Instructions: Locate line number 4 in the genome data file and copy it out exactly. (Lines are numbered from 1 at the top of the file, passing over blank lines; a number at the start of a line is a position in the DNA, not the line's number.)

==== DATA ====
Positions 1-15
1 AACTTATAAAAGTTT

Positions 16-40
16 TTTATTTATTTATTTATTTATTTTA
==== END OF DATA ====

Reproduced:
16 TTTATTTATTTATTTATTTATTTTA